Archive of Letters and Voices • Jenny Delacruz
• November 24, 2021
When I was five years old, my family moved from our apartment in Brooklyn, NY, to our first home in Queens. I was living my best life, and I couldn’t wait for my first day at my new school. However, my excitement about my new school quickly faded at recess after I asked two girls if I could jump rope with them. They told me that they were not allowed to play with Black kids. I was stunned at first, and then, I felt hurt and confused. I thought, I’m not a color, and if I had to choose a color, I would be dark brown, not black. Although it sounds like this story happened in the 1960s, I want to clarify that it took place closer to the early 1990s.
Whether my skin was purple, green, or blue, I did not understand why my skin color would prevent us from jumping rope together. When my mother picked me up at school at the end of the day, she saw my sadness, and she started schooling me on the subject of racism. That evening, I learned for the first time about the history of slavery, the Civil Rights Movement, and police brutality.
If I could visit my former self, I would tell her, “You are beautiful and smart, but sadly, some people may not be able to see that, because they have a difficult time looking past your hue. There might be times when you may not be able to get a seat at the table, so you have to create a table for yourself.”
As a writer and the founder of Cobbs Creek Publishing, I created the table for myself, and then, I set it so others could have a seat at my table. As a result, I have the freedom to create therapeutic books for young children to help them cope with and understand issues like racism, classicism, and colorism. Sadly, many people refuse to even discuss these topics, and they dismiss those who do as Critical Race Theorists. Why is it easier to advocate for environmental and animal rights than for racial equity and equality? It seems that, as time passes, society creates new barriers to maintain the caste system of white supremacy in the United States.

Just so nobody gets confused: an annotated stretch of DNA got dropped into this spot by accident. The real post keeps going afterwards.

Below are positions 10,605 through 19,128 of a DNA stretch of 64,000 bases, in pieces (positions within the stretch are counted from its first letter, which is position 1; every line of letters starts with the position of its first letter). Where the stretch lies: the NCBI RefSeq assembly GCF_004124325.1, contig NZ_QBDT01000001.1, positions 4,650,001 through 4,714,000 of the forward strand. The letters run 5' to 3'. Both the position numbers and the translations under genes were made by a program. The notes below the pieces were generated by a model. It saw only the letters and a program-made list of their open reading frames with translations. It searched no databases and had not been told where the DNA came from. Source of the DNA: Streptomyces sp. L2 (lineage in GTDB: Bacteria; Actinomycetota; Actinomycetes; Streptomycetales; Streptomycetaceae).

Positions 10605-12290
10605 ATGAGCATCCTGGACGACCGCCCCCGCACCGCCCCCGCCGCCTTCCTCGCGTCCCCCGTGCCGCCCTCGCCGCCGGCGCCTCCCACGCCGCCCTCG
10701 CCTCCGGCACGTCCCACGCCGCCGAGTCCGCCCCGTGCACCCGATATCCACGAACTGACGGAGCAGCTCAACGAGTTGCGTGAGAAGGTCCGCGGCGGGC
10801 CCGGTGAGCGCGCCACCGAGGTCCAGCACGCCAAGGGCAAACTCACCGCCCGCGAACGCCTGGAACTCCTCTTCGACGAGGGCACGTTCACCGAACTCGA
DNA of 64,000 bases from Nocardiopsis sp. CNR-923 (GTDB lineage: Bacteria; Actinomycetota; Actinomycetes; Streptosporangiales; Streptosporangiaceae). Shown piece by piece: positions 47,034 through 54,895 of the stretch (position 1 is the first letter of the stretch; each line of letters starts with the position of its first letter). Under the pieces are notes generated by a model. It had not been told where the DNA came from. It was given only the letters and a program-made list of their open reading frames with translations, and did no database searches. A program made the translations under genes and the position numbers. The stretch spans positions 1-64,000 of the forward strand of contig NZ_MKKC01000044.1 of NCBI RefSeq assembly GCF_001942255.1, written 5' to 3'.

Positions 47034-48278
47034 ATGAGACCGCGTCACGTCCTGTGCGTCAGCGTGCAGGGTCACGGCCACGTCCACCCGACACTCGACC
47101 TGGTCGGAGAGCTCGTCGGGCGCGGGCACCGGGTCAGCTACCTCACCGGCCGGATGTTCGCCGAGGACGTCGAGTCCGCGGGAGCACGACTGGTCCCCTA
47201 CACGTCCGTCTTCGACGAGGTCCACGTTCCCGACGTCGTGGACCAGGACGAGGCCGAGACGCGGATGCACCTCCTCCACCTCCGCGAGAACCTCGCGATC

I’ve often wondered, “What if those two girls and I had been taught the beauty of diversity and the importance of equality as early as the age of three?” Now, I work to make that vision a reality for my children’s generation. Through my writing and publishing company, I strive to reflect the beauty of diversity and the importance of equality, so kids won’t be rejected at recess because of the color of their skin.
Like Ida B. Wells, I will continue to share my truth with you through the power of my pen.
Thanks for reading,